Premier Brian Pallister said Friday that the passenger taken off an airplane in Winnipeg Thursday did not have COVID-19.
"It's not a coronavirus case," said Pallister. He couldn't offer specifics, or say whether the person who had a medical issue had been in China or any of the at-risk countries before boarding the WestJet flight from Vancouver to Winnipeg Thursday afternoon.
Paramedics in masks and protective gear took the passenger off the plane before other passengers were allowed to disembark, a WestJet spokesperson said Thursday. Emergency responders cleared the flight with the approval of the Public Health Agency of Canada, the airline spokesperson said.
Manitoba Health said Thursday that "all appropriate precautions and procedures" were followed, and that public health officials are monitoring the "emerging and rapidly evolving situation related to COVID-19." On Friday, when asked to explain how the premier knows the person taken off the WestJet flight does not have the coronavirus -- when provincial lab test results takes 24 hours and confirmation at the National Microbiology Laboratory takes 48 hours -- a provincial spokeswoman didn't explain but offered a brief statement:
"At this time, no laboratory-confirmed cases have been identified in the province and the overall risk to Manitobans remains low," she said. The province will notify the public as soon as someone tests positive for COVID-19 at the Cadham Provincial Laboratory -- where it would be termed a "presumptive" case -- before it's confirmed by the National Microbiology Lab, said another health department spokesperson.
On the front lines, the Winnipeg Fire Paramedic Service says it's ready to deal with the virus if and when it arrives. It consulted with Shared Health and has a new protocol and followed it Thursday at the airport, said spokeswoman Erin Madden.
"As COVID-19 has spread and the countries where the virus has been identified has widened, our protocols have evolved," said Madden. Crews responding to all incidents involving patients with flu-like symptoms are now taking personal protective precautions, collecting travel histories and advising hospitals accordingly, she said.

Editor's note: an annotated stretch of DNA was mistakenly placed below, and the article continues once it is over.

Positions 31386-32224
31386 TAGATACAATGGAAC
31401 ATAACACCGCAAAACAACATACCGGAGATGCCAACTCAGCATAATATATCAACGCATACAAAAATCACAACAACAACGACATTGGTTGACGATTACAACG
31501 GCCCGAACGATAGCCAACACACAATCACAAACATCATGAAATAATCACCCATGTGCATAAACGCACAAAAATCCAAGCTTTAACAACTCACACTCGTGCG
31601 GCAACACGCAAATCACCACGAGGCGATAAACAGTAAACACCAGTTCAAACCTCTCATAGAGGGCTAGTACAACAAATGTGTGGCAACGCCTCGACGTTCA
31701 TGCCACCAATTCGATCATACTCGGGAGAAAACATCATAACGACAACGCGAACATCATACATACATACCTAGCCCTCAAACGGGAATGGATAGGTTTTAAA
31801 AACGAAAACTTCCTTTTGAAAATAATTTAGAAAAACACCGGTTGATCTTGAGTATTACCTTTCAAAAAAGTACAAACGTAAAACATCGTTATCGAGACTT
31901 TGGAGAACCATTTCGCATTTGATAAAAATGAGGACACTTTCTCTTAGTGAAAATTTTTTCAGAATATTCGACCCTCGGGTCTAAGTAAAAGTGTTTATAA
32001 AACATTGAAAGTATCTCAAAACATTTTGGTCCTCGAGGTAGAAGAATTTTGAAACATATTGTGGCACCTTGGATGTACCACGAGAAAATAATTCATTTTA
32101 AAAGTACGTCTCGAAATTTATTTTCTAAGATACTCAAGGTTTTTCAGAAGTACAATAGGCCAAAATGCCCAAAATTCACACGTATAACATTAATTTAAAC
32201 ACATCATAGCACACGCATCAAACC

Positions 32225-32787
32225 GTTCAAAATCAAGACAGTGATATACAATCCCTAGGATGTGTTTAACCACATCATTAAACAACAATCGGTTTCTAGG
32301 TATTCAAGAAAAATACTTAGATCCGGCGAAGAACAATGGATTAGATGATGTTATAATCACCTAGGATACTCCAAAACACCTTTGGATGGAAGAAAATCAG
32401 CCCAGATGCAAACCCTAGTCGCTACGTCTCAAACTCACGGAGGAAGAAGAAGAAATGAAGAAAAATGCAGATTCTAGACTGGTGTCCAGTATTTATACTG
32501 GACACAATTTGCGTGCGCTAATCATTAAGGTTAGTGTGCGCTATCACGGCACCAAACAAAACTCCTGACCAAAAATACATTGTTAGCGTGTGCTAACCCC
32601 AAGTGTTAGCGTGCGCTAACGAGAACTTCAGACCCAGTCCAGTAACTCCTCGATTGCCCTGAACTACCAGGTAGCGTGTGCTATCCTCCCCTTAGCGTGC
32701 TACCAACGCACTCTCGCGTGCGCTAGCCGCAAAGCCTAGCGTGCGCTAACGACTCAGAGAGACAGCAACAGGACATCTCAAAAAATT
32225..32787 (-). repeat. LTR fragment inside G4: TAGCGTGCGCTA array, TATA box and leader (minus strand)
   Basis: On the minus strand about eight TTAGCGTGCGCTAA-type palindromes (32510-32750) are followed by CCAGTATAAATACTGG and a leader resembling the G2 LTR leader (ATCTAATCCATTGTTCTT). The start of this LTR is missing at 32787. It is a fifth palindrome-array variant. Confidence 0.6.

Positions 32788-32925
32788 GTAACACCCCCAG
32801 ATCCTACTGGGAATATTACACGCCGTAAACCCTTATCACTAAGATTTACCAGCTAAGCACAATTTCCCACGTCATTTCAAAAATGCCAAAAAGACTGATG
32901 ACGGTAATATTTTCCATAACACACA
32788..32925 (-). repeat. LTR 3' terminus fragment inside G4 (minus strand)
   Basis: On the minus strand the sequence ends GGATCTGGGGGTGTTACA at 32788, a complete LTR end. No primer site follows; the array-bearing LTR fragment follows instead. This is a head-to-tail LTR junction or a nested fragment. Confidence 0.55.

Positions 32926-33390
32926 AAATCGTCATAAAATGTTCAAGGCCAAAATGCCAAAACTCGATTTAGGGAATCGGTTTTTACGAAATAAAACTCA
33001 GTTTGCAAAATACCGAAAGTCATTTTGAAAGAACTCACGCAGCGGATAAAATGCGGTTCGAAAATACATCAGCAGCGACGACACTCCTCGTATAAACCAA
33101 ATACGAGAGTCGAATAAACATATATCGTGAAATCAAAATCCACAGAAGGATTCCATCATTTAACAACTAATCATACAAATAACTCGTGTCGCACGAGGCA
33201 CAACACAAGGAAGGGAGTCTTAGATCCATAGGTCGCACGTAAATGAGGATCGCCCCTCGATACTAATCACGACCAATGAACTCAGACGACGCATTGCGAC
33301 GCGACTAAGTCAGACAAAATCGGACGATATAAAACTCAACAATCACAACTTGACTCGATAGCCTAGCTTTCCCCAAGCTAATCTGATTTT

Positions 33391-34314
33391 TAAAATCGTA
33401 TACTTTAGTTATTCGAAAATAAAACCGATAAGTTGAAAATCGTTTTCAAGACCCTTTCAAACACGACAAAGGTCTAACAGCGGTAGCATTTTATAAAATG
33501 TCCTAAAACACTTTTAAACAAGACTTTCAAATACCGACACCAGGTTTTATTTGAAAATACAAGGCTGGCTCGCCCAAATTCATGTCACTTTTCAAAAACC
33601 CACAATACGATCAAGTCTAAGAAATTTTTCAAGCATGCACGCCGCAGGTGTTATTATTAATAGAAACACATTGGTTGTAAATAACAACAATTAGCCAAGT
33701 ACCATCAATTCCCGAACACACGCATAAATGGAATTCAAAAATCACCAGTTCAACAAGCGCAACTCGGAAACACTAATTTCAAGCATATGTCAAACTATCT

When 911 medical dispatch says a patient is experiencing an influenza-like illness -- cough, fever, sore throat, runny nose, malaise, and respiratory symptoms consistent with respiratory infection -- crews are reminded to don proper personal protection and to put an N-95 mask, surgical mask or oxygen mask on the patient on initial contact, she said.
In such cases, paramedics ask the patient if they had close contact with a confirmed or probable case of COVID-19 within 14 days prior to becoming ill, if they had close contact with a person with flu-like symptoms who's travelled to China, Hong Kong, Iran, Italy, Japan, Singapore, South Korea, Taiwan, Thailand or Vietnam within 14 days of feeling ill, or had laboratory exposure with a person who works directly with biological specimens known to contain COVID-19. If the patient answers yes to any of those questions, paramedics contact the hospital to ensure necessary isolation arrangement are made, said Madden.
After contacting or transporting someone with a flu-like illness, crews follow disinfecting procedures of their ambulances and equipment, she said.
Pallister said he's confident Manitoba is "well-prepared" to deal with an outbreak if it occurs.
"I don't think this is an unprecedented thing," the premier said, noting Manitoba has dealt with outbreaks in the past. During the 2009-2010 H1N1 epidemic, Manitoba had more than 2,600 confirmed cases and 11 people died.
"The important thing is to learn from each experience," said the premier. Provincial government departments are working together to prepare for a worst-case scenario with COVID-19, Pallister said, deferring to the Health Minister for details of that plan.
Meanwhile, fears over the economic impact of COVID-19 sent stock prices tumbling for a seventh consecutive day on Friday, resulting in the worst weekly decline for stocks since the 2008 financial crisis. In Manitoba, the province announced Friday that its budget will be released March 11.
Pallister said the 2020 budget will make Manitoba stronger and better able to withstand a real health issue, not a "scare" like what happened Thursday at the airport.
"Just as a healthy body can repel disease better than an unhealthy one, a stronger province can find its way in challenging times better if it's set the stage to be stronger," Pallister said. "We'll continue with this budget to move to become a stronger, more resilient province."
Carol Sanders’ reporting on newcomers to Canada has made international headlines, earned national recognition but most importantly it’s shared the local stories of the growing diversity of people calling Manitoba home.
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